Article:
(WWLP) – Tuesday is America Recycles Day, a day dedicated to promoting and celebrating recycling in the United States.
The national recycling rate has increased over the past 30 years and currently sits at 34 percent, according to the initiative’s Keep America Beautiful campaign.
Recycling in Massachusetts not only helps preserve natural resources, saves energy and generates less pollution, it also supports more than 19,000 jobs throughout the state.
The Massachusetts Department of Environmental Protection celebrated America Recycles Day Tuesday by announcing the state’s mattress recycling program has recycled 10,000 mattresses since it started earlier this year.
MassDEP says the mattress recycling program saves communities money because when thrown away, mattresses and box springs take up a lot of space in landfills and can get caught in processing equipment. This causes many landfill and waste facilities to charge additional disposal fees.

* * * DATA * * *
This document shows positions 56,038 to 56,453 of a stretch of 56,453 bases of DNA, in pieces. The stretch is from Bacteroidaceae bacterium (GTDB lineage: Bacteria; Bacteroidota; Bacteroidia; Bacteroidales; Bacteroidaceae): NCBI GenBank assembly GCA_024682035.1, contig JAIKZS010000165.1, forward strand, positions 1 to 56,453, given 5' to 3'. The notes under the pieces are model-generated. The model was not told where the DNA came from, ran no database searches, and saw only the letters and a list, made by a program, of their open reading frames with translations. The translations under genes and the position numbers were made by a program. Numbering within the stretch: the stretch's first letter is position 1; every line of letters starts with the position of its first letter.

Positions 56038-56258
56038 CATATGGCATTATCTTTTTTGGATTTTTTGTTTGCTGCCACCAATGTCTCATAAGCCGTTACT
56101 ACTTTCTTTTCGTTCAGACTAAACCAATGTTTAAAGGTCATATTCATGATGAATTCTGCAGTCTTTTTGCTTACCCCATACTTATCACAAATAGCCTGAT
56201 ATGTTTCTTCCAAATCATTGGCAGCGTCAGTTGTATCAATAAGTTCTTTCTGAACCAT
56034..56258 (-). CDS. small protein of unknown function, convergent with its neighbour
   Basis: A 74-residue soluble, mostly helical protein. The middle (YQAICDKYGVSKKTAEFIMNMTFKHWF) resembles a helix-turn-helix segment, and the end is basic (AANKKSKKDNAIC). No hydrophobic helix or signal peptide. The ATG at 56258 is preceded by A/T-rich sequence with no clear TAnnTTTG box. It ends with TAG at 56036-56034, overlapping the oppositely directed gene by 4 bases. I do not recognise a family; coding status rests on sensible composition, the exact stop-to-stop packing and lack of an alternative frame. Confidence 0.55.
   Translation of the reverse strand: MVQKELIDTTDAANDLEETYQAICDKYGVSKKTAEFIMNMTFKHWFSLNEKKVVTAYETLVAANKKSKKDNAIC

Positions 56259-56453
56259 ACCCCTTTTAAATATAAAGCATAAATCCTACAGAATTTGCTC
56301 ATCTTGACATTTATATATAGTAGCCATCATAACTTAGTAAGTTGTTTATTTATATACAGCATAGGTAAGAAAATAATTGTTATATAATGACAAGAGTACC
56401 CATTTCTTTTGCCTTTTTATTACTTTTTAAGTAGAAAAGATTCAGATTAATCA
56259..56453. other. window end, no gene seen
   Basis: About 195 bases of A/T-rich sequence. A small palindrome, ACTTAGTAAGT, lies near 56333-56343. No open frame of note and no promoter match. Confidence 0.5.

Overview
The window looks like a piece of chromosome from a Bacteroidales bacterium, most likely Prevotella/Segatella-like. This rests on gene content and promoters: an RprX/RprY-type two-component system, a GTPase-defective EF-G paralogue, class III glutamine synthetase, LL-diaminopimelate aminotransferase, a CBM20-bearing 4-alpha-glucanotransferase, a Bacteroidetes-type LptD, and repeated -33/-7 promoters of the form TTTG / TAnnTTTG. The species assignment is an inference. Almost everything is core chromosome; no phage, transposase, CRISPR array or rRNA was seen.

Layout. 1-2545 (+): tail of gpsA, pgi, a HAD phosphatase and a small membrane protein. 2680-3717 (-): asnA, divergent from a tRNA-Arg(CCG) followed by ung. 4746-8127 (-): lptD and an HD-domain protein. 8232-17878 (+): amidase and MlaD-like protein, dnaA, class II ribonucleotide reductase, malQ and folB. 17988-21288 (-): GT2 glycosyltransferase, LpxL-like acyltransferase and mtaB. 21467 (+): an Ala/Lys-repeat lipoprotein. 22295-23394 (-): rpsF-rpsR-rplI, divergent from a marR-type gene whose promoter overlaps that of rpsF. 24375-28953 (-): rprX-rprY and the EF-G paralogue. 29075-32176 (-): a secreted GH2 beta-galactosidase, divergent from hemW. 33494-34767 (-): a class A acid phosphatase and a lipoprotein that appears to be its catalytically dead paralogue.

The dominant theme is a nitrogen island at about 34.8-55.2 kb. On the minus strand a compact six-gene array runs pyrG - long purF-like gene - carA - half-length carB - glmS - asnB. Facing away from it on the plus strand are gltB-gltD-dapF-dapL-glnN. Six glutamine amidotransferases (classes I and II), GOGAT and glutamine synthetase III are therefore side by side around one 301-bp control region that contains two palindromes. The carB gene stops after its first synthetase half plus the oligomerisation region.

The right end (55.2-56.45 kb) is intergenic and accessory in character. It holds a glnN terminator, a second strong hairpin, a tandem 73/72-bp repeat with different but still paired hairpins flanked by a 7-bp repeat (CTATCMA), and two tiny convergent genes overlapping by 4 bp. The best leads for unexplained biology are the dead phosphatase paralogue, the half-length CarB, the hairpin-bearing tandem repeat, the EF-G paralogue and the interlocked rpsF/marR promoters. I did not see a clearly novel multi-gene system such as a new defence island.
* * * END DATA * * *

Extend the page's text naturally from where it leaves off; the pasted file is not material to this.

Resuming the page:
What can I recycle?
According to Massachusetts Energy and Environmental Affairs, the following items are recyclable if they are rinsed and cleaned of most residue:
- Paper – Magazines, newspapers, flyers, phone books, computer paper, catalogs
- Cardboard – Paperboard boxes, packing materials
- Aluminum – Cans, foil, tins, trays
- Steel – Cans, tins, lids, empty aerosol cans
- Glass – bottles, jars
- Plastic – Beverage and water bottles, milk and juice jugs, shampoo and soap containers
Many products include recyclable identifiers on their packaging, if you are unsure.
What is not recyclable?
- Paper towels, tissues
- Waxed juice cartons, frozen food containers, greasy pizza boxes
- Pots, pans, utensils, scrap metal, siding
- Paint cans, pesticide container, scrap metal
- Ceramics, light bulbs, window glass
- Plastic bags, plastic wrap, polystyrene foam (styrofoam plates, take-out containers), toys
How do I recycle?
Most cities and towns in Massachusetts provide residents with the opportunity to recycle. Some communities offer curb-side pick up, while others have drop-off locations. Click here to find out your community’s recycling program.
The Massachusetts “Bottle Bill” gives residents a financial incentive by placing a five cent deposit on all soft drink, beer, malt beverage and sparkling water containers sold in the state. These types of containers can be brought to retail outlets that sell the same brands, types and sizes or to redemption centers for money back.